For China’s miners to take their place in the Fortune 500 would take capital that might alternatively be deployed in Tibet. But the developmental party-state, through its extraordinarily profitable state-owned banks, has ample capital for mining projects. However, learning to compete with the biggest resourced mines and speculators/traders takes much more than capital. China’s budding national champions are on a steep learning curve which absorbs their attention. Tibet is somewhat old news, an ongoing problem for the central leaders, but for the corporations a distraction from the glory and personal wealth accumulation opportunities of ‘going out’.
This does not mean that nothing is happening in Tibet, far from it. But things happens more slowly than in a monolithic state. China’s state-owned miners are moving into Tibet, in the steps of the state’s infrastructure construction programmes. By 2020 mining could be the pillar industry that radically reorients Tibet, in a different economy and a different demography. The onset of major mining enclaves may have been slow in building up, but the situation may soon reach a tipping point.
The transition from a land of light, extensive, mobile land use to a depopulated land in which nomads have been sedentarized will soon leave the emptied land to miners big and small, turn Tibet into a depleting asset whose soils are stripped, along with the minerals beneath, with rampant degradation growing unchecked, and with no one left who knows and cares deeply for the land, able to defend and rehabilitate degrading areas. Mining is by definition intensive, sedentary, occurring in enclaves that concentrate capital, technology, workers and environmental impacts in a small space. Pastoral nomadism is by definition extensive and mobile, traditionally able to move on before grazing pressure compromises the regrowth of grasses. The intensive and extensive uses of land contradict each other, and cannot coexist, especially when the state actively removes the nomads and cancels their land tenure rights. They compete for water and land. Seasonal pastoral herd migration routes (which are often wildlife migration paths too) clash with the sedentary enclaves that extract minerals and monopolize limited water sources.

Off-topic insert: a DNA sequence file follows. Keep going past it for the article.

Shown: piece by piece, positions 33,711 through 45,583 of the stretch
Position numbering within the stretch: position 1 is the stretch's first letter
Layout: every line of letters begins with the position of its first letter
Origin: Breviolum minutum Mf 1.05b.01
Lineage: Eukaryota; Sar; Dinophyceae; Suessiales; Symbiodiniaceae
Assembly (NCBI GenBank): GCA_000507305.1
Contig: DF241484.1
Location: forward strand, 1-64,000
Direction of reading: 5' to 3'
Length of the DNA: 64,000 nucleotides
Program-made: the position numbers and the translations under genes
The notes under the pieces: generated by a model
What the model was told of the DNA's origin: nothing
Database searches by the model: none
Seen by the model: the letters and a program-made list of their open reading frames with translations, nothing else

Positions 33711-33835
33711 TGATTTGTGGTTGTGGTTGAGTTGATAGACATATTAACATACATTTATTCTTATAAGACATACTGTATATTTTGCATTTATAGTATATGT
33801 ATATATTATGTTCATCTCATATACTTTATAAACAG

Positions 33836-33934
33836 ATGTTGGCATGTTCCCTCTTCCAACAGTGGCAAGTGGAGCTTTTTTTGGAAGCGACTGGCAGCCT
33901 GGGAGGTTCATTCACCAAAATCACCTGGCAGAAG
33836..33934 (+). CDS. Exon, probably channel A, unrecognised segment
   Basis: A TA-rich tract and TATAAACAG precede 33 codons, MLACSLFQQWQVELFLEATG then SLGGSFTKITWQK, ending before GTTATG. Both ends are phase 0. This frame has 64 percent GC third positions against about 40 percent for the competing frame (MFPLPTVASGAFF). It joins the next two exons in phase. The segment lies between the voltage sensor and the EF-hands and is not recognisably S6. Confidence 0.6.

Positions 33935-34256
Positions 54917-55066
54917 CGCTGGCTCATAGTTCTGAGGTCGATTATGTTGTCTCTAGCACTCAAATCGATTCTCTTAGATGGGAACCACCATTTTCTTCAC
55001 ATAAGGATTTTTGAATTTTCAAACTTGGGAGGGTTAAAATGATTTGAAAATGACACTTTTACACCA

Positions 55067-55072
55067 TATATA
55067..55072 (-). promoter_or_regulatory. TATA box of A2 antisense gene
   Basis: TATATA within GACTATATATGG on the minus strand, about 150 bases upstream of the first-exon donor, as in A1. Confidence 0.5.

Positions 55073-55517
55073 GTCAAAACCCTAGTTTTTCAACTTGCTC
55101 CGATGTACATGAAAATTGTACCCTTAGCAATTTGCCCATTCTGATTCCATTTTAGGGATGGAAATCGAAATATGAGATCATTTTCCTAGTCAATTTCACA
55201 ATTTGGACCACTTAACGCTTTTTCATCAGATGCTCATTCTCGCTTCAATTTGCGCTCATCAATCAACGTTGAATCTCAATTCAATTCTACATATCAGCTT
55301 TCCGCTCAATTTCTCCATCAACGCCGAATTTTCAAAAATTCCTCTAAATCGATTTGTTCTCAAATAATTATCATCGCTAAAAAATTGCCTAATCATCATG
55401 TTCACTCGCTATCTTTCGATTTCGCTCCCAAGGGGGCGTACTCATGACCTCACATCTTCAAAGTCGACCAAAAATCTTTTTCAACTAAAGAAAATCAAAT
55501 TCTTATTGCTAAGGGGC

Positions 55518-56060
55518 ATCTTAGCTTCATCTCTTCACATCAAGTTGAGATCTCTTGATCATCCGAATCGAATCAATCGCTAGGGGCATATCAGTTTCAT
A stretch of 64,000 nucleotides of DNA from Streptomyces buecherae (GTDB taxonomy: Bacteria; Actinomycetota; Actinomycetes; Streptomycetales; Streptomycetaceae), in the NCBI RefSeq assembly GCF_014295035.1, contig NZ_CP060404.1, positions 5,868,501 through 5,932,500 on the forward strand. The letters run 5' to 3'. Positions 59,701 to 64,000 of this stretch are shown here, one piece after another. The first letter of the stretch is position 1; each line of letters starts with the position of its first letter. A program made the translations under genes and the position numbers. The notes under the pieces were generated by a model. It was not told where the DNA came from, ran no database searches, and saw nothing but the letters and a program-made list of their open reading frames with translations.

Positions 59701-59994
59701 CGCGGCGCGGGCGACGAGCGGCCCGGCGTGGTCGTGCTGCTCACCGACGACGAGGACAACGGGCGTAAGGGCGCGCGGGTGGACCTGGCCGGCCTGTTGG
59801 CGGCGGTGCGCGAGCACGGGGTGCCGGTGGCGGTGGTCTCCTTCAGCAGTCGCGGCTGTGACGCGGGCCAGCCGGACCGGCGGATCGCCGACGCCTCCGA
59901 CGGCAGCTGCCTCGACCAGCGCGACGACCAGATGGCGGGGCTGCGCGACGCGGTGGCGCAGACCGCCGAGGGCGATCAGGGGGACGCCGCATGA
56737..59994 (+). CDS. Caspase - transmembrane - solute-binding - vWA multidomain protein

The Tibetan Plateau has always been of planetary significance, as the source of nearly all major Asian rivers, from Pakistan, through South and Southeast Asia, all the way up to northern China. Even more powerfully, this island 4 to 5 kilometres in the sky profoundly influences global atmospheric circulation, even diverting the jet-stream. It is a major engine of the monsoon rains on which all Asian civilizations, from India to China, rely.
..as the source of the lithium in your mobile phone or iPad; the chromium that makes your new car or refrigerator shiny and stainless; the copper that transmits hydropower from Tibetan rivers across China to the coastal factories that make the world’s manufactures. If Tibet is industrialized, at the bottom of the global commodity chain, as a supplier of cheap, unprocessed minerals, unable to set prices or make profit from resource exploitation, some will say ‘welcome to modernity’. If that is the fate of so many ‘underdeveloped’ areas, why not Tibet?
Tibetans in exile assume that China’s ‘leap-and-bound’ plans for Tibet’s pillar industries are either inscrutable or inexorable, incomprehensible or unstoppable. But the story told here is full of stops and starts, of Chinese dreams of Tibetan mineral wealth that have not been matched by extractive reality; of internal contradictions in China’s wealth-generating process. Far from making Tibetans wealthy, or including Tibetans in the new mineral economy, China’s grand narrative of development is likely to further alienate the Tibetans, whose affections for China have long been deeply alienated by decades of rampant, indiscriminate, gold-rush mining of streambeds all over Tibet. In short, there is such a gap between Chinese plans and lived reality that we might conclude that China’s interventions in Tibet are consistent only in being counterproductive, with frequently self-defeating outcomes. The coming phase of intensive mining tries to distance itself from the gold rush, but it will be hard to persuade Tibetans that corporate mining has better intentions.
This is and extract from Spoiling Tibet, by Gabriel Lafitte